Family Matters: It takes two to tantrum

Survive your child's 'terrible-twos' with these tips on taming toddlers while maintaining your sanity.

November 27, 2012 14:15
3 minute read.

Toddler. (photo credit: Wikicommons)


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A new baby is born and the parents are ecstatic. Nothing prepares these parents for that moment- some 20 months later- when their cute little baby goes missing and a mischievous little toddler appears in his place instead.

Suddenly, the word “No” is starting to come up at least once in every conversation, and this is mostly from the side of your toddler. His favorite new activities are climbing onto the bench-top to grab an apple, insisting on wearing his sandals when it’s raining outside, and most of all, throwing himself on the floor whenever he doesn’t get what he wants… especially if you’re right in the middle of a shopping center.

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So what can we do in order to keep our sanity? Can we make our little toddler do what we ask him to do?

Choose your battles carefully

You may feel like you’re not enjoying your child any more. Your interactions with him are based on yelling, punishing and being generally frustrated. In order to regain some happy moments with your child, decide what is most important for you to be strict about, and when you can loosen the rope a little. While you will probably want to draw the line in matters of health and safety (i.e. keeping away from sharp tools and not crossing the road on their own), in some other cases, it might be best to let your child do his thing. By doing so, you are bound to decrease the amount of time you spend arguing with your toddler and gain some quality time for playing, singing and just hanging with them.

Do it the fun way

There is nothing children love more than playing. There is nothing they like less than mundane repetitive activities around the house. Try using this insight to develop new and exciting ways to get your child to cooperate more with you. For example, make up a song you can sing together every evening while you’re putting back the toys. Make shopping more bearable by getting your child to assist with carrying a small bag with some of the items he likes. If eggs and wine are his favorite, forget this advice. In short, make everything difficult into a game. He might not cooperate fully, but it will nicer for you to pick up his toys while singing.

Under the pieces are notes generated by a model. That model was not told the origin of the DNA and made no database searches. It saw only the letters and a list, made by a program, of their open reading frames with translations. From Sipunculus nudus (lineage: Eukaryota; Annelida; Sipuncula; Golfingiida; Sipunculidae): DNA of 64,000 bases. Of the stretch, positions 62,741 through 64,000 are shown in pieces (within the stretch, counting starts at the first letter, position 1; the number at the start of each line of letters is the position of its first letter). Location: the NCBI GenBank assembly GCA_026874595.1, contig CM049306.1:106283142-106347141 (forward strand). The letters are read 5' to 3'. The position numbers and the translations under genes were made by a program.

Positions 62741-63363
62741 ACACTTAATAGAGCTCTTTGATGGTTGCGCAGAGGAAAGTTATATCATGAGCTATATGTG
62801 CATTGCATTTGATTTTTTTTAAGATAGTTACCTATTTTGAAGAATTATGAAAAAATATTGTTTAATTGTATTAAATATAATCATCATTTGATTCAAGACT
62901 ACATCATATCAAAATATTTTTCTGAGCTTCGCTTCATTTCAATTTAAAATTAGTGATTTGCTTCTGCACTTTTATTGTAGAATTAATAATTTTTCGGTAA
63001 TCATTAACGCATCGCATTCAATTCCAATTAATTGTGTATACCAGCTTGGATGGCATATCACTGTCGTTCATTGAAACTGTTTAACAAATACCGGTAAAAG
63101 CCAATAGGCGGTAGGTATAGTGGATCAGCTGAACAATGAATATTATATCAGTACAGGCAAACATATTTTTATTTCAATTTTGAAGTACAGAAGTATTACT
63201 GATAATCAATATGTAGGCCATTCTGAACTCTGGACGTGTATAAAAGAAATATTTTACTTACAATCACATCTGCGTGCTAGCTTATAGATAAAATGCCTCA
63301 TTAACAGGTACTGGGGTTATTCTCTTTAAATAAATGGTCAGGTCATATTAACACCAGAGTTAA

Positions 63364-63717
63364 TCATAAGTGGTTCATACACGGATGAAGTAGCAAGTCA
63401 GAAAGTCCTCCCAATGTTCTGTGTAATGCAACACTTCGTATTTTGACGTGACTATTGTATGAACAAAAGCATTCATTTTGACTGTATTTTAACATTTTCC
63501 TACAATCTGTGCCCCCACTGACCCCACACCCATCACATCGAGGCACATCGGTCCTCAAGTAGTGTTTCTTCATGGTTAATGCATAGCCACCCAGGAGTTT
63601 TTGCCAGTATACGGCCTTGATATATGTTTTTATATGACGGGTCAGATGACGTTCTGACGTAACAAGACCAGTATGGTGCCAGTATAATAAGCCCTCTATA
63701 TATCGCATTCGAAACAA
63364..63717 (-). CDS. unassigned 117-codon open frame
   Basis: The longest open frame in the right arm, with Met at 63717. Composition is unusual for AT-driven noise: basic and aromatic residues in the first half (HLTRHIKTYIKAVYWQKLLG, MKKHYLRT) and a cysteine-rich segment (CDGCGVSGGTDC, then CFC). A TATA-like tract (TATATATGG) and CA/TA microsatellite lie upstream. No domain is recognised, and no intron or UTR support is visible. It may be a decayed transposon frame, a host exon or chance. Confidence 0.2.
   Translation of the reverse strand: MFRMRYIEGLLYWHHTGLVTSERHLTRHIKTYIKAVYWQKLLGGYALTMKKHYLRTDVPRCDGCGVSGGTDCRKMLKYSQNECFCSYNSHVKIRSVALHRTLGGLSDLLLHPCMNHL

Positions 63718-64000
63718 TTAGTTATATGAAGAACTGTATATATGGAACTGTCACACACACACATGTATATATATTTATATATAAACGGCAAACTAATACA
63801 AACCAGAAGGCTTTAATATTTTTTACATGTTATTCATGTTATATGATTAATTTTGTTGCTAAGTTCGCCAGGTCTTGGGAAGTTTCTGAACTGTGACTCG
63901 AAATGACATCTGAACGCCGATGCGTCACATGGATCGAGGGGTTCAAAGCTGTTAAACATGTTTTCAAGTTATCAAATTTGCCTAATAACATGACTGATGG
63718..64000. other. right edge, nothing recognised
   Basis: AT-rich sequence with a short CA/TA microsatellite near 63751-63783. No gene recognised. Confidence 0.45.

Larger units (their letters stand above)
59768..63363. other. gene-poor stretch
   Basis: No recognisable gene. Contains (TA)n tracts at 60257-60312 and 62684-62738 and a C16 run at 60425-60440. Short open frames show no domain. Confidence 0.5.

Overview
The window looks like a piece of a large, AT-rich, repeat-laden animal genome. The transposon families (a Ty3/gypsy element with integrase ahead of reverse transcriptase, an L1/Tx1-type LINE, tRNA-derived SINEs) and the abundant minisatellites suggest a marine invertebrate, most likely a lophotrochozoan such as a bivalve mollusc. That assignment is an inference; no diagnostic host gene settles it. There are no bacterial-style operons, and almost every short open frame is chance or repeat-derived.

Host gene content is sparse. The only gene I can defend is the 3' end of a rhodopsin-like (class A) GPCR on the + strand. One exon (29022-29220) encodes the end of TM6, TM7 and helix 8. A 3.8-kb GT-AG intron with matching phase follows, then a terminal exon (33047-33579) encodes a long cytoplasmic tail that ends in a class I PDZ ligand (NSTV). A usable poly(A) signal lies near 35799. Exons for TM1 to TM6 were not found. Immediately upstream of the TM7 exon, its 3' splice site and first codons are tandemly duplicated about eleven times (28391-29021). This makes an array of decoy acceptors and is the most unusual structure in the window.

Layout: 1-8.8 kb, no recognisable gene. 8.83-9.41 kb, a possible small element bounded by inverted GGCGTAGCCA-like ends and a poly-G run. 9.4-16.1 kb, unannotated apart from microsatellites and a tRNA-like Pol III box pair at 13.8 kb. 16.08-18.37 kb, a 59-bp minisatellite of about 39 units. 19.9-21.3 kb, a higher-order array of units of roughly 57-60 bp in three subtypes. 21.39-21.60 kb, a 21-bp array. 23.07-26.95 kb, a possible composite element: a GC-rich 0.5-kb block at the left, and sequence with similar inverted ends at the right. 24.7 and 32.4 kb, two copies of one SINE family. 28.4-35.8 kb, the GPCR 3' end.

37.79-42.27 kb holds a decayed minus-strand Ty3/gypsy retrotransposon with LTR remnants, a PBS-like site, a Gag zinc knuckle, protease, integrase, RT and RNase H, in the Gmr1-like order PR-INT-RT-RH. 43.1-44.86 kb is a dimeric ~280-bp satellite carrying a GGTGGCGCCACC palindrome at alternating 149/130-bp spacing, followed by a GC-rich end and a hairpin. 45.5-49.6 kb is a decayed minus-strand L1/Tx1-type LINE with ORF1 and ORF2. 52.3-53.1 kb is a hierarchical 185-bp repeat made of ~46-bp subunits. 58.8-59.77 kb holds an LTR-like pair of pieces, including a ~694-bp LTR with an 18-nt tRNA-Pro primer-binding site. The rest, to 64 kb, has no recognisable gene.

Love = no

We love our children to bits, and so it’s hard for us to tell them “no.” We convince ourselves that “it’s just this time” and “why should he help clean- he’s still a baby.” These statements may be true at times, but in general we won’t be fulfilling our role as parents if we don’t teach our children what “no” means.


As our job is to prepare our children for real life, we should make sure they understand that they can’t do everything they want all the time. A child that can handle what this world sends his way, will appreciate his parents a hundred times more.  Maybe not when he’s two, or fifteen, but certainly when he becomes the proud father of a terrible two himself.  

Take two

All this sounds well and good but we all know it’s rarely that simple. We all have to go through it, because all children go through it. This is a normal part of growing up. It may not be nice, it may not be pretty, but we all went through it as kids and all our kids will do the same. They will test us time and time again, to push boundaries and see how they can influence reality.

So when it gets hard and you just want to run away and hide in some dark corner, remind yourself it’s natural.  And if you’re like me, try breathing in deeply, leave the room for two minutes and then try again.

Shimrit Nothman has a Masters degree in Conflict Resolution and believes that like charity, conflict resolution begins at home. If you have any questions for Shimrit, please use the comments section below or email her at

This column is brought to you as general information only and should not be a replacement for professional advice.

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